You’ve rooted your Android device and are now feeling pretty good about yourself. But after the initial thrill of overcoming the obstacle of rooting subsides, you may be left wondering “What next?” Aside from installing a swanky new custom ROM on your device (which you should do first if you plan on doing it at all), you can now use many, many powerful apps that only really shine on rooted devices. These are our top picks.
Note: it goes without saying that you need a rooted device for these apps to work properly.
Android may have a built-in “Move to SD” function for your apps, but that’s very limited, and if you have big games (kept as “obb” files) on your device, then the bulk of them will still stay on your phone. Link2SD moves these “obb” files to your SD card while creating a shortcut at their original destination. Your Android phone still thinks they’re in internal storage, when in reality they’re on your SD card and saving space.
You need to create a second partition on your SD card for this to work, but it’s a real game-changer (pun intended).
2. Titanium Backup
Google’s built-in backup options for your phone are fine, but Titanium Backup takes things to another level. It’s capable of backing up and restoring and freezing all your apps, with the very in-app settings you had before creating the backup. All your backed up data is encrypted and can be sent to external devices or cloud services including Box, Dropbox and Google Drive. You can also set backups to be created at set times or do them manually.
Titanium has built a great reputation over the years turning the tedious, comprehensive process of backups into a cinch.
If you’re technologically literate and feel confident about tweaking the voltage of your CPU on your Android device, then you can do so using SetCPU. Why would you want to do this? Maybe you’re willing to sacrifice a bit of performance to get longer battery life or vice versa. Or perhaps you want to create a CPU profile specifically for gaming so tbat those 3D games running on your QHD smartphone display run as smoothly as possible.
Whatever your reasons, SetCPU is the kind of techy app that makes rooting worthwhile.
Greenify has been around for a while, but its developers continue to regularly update it to keep its battery-saving goodness optimised and relevant to modern devices. Its main purpose is as a background app manager in that it tells you which apps are running in the background and which ones wake up your PC most often.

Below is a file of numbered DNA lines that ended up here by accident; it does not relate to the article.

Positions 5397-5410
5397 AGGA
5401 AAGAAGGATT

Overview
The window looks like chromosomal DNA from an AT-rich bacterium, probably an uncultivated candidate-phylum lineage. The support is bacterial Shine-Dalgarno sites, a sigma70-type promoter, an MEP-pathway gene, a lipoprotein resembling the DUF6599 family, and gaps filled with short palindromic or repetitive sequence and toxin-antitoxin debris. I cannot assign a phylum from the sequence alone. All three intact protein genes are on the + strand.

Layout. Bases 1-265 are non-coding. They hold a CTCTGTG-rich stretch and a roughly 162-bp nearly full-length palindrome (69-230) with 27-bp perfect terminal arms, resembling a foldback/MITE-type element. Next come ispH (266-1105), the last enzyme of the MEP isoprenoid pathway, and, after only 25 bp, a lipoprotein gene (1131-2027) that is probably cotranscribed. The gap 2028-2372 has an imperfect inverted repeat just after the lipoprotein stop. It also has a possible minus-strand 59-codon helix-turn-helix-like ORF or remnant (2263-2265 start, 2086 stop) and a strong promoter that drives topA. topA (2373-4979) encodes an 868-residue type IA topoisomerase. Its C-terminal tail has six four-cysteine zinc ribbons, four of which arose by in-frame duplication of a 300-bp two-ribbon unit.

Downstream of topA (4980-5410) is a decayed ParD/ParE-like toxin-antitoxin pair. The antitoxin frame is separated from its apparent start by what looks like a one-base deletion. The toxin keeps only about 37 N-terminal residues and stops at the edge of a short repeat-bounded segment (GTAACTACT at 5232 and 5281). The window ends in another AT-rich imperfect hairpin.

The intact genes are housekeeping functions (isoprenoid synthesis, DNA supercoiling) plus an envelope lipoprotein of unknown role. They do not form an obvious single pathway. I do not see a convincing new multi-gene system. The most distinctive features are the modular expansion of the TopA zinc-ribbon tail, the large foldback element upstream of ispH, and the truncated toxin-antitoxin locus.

Once you’ve found the battery-hogging culprits, you can hibernate them, which means that they’ll use up less RAM and battery while running in the background. They may take a little longer to open each time as a result, but the trade-off will be worth it for those who prioritize battery life.
This one’s for more techy users or simply those who want to see the countless complex processes that occur when you boot up your Android device. Similar to what booting up a PC in the early 90s looked like, Liveboot displays all the logcat and dmesg information on your Android device as its booting up, presenting you with a multi-colored wall of scrolling text as you boot up.
You can tweak how much information it displays and can also make it transparent so that you see all the text over your standard Android boot screen. (Personally, I prefer the old-school black background.)
6. Root Explorer
Root Explorer does what its name says. It lets you explore the root level files on your Android device that can’t normally be explored using the default file manager app on your device. This way you can view, modify, and even delete the files that are part of your phone software, though be careful while doing so, as it may lead to the bricking of your device. Besides giving you access to root files, the app does a number of other tasks as well.
You can get the app for $3.99 from the Google Play Store.
Have we missed one of your favorite root apps that you believe should be on the list? Leave a comment and tell us what we’re missing out on.[ad_2]